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Rod Hunter


Chief Agile Strategist, Three Bridge Solutions

Location: Minnesota, USA


Certified Scrum Professional
Certified ScrumMaster
Certified Scrum Product Owner



Rod Hunter

I have spent over 30 years working in software delivery roles ranging from programmer trainee to project manager to director.  Most of that delivery work was done under traditional/waterfall methodologies where it seemed we were always trying to make the process “work better,” but never really getting there.  That is to say work got done, some projects got completed, and customers were usually at least accepting of what they received.  However - other than a few exceptions - I do not remember customers often really being “thrilled” …

A decade ago I was asked to join an effort to roll out scrum to our enterprise.  I was a only a little familiar with agile practices, so being a bit of an analytic I set out to read everything I could about scrum.  As I did so I also thought about the myriad of projects I’d been on, and one of those “few exceptions” came to mind…  

There was an application the business wanted now, so a small team (5) of us “experts” were put in a room and told to get it done ASAP.  The product owner – anxious to make sure we could do it – stopped by just about every day to see how things were going.  So the team would gather around and give him a quick update.  He asked us to give him anything we could as soon as we completed it and always reminded us of what parts he’d like to see next.  He really didn’t care for any documentation – just working software.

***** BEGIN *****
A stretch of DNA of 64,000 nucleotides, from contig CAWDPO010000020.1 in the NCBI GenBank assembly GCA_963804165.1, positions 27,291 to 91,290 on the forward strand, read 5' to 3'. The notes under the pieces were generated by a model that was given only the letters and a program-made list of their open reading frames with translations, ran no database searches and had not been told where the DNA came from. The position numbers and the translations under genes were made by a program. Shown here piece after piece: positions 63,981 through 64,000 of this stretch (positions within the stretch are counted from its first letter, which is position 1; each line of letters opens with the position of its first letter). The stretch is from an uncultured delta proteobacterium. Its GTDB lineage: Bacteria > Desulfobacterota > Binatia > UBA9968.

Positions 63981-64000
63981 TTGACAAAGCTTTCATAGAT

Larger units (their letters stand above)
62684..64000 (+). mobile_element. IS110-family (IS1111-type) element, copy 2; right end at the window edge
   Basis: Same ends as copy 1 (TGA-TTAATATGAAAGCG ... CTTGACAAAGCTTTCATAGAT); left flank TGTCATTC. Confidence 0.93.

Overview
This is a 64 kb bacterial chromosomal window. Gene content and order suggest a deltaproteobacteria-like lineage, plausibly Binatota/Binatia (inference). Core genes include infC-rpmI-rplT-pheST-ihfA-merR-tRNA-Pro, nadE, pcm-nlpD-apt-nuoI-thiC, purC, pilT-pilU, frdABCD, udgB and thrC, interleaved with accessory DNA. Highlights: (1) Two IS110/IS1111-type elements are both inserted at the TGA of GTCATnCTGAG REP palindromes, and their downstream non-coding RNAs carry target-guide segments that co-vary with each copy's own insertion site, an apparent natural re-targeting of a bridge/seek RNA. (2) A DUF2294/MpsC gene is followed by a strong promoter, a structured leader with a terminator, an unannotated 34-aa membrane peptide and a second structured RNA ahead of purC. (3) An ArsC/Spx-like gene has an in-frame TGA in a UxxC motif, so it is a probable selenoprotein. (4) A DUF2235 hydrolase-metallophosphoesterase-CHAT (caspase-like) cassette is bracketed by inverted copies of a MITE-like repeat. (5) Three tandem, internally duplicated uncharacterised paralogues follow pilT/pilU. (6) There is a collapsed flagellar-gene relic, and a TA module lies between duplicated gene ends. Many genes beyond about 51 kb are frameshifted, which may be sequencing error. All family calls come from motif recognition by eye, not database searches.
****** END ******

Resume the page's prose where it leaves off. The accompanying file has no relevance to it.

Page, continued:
The short of it was we had some functionality in production within two months and a fairly robust application deployed in 6 months … and one overjoyed product owner. 

Okay – you know where I’m going … this was really just “scrum” without the rigor (I know now we could have done even better had someone been there to coach/guide us).  This was a hugely strategic project - had it occurred under the typical project structure at the time a team of BAs might have spent those 6 months trying to wring detailed requirements out of the product owner. 

Well that project was many years ago, but thinking about it helped me realize an “agile culture” just plain makes sense.

Anyway, the last decade of promoting and leveraging agile have been the most energized and exciting years of my IT career.  


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